By: Sangeeta Mangubhai

The 2016 Category 5 Cyclone Winston left a wake of devastation in its path. Koro Island in the Lomaiviti Group was one of the worst hit with extensive damage to homes, schools and other infrastructure, as well as to community agriculture and fisheries. A 2016 study by the Wildlife Conservation Society, Fiji Locally Managed Marine Areas (FLMMA) network, University of the South Pacific, Coral Reef Alliance and Global Vision International estimated damages and losses of boats and engines on Koro Island at FJ$64,035. There were also significant losses in fishing gear across the province which impacted communities’ ability to fish for food in the months after.

Prior to the cyclone WCS had been working with the communities of Koro and the Lomaiviti Provincial Office to design an island-scale ridge-to-reef management plan. Over the next 2 weeks WCS will be visiting each of the 14 communities on Koro Island to re-engage with the communities and see if they would like to move forward with the management plan. Given the recent impact of the cyclone, any management plan developed will need to incorporate strategies address disaster risk reduction and to build community resilience to future disturbances from climate change and natural disasters.

Concurrently, a group of scientists from WCS will be conducting a rapid assessment of the coral reefs, both inside and outside community tabu (periodically harvested closures) areas to quantify the scale of the impact from Cyclone Winston, and to look for signs of recovery. Koro has an extensive (and impressive) network of tabu areas all around the island to maintain healthy fish stocks. The data gathered will be analysed and shared back to local communities and incorporated in the ridge-to-reef planning process.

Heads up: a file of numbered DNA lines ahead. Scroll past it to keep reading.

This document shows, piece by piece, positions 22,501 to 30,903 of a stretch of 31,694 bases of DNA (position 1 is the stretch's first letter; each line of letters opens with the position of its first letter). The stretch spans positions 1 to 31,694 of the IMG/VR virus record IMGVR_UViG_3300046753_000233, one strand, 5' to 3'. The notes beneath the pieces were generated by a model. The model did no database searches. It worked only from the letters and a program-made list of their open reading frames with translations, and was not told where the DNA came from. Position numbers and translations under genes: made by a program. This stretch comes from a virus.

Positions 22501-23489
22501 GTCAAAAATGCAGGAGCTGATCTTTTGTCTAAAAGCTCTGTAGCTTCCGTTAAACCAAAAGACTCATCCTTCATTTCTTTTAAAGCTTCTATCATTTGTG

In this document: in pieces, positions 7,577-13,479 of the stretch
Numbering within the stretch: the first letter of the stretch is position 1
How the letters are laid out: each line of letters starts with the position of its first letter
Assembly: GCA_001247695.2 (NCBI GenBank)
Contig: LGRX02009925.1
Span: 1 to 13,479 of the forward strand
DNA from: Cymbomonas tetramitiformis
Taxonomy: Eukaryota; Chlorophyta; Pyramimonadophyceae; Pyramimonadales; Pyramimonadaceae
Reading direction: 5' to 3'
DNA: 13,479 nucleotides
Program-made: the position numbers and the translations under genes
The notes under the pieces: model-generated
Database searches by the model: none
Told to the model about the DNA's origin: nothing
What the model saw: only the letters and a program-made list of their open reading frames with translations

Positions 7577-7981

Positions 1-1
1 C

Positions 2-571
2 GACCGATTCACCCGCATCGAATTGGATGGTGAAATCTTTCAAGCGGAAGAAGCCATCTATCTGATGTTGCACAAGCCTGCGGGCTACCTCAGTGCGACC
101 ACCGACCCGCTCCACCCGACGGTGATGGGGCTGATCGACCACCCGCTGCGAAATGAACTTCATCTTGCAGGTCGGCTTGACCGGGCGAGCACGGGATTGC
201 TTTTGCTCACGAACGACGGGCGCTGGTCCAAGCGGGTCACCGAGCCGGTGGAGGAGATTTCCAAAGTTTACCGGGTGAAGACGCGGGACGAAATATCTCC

On land, the communities have yet to identify forest protected areas. To complement the marine work a team of scientists from local NGO NatureFiji-MareqetiViti and United States Geological Survey (USGS) and the Ministry of Forests will be doing surveys of ‘herpetofauna’ (like frogs, skinks, iguanas, snakes) and will document any invasive species (e.g. mongoose) they find on land. At the same time, Partners in Community Development Fiji (PCDF) will be conducting village profiles to assist communities produce village development plans that are in line with guidelines from the iTaukei Affairs Board.

As the team prepares all the logistics for the trip, we heard the news that the Uto-ni-Yalo, a Fijian canoe (or ‘vaka’) has just arrived in Koro to create awareness about two proposed large marine managed areas in the Vatu-i-Ra Seascape. The two marine managed areas will contribute to protecting this highly biodiverse seascape for both nature and for people.

Technology permitting, we hope to be able to get live blogs and updates from the field.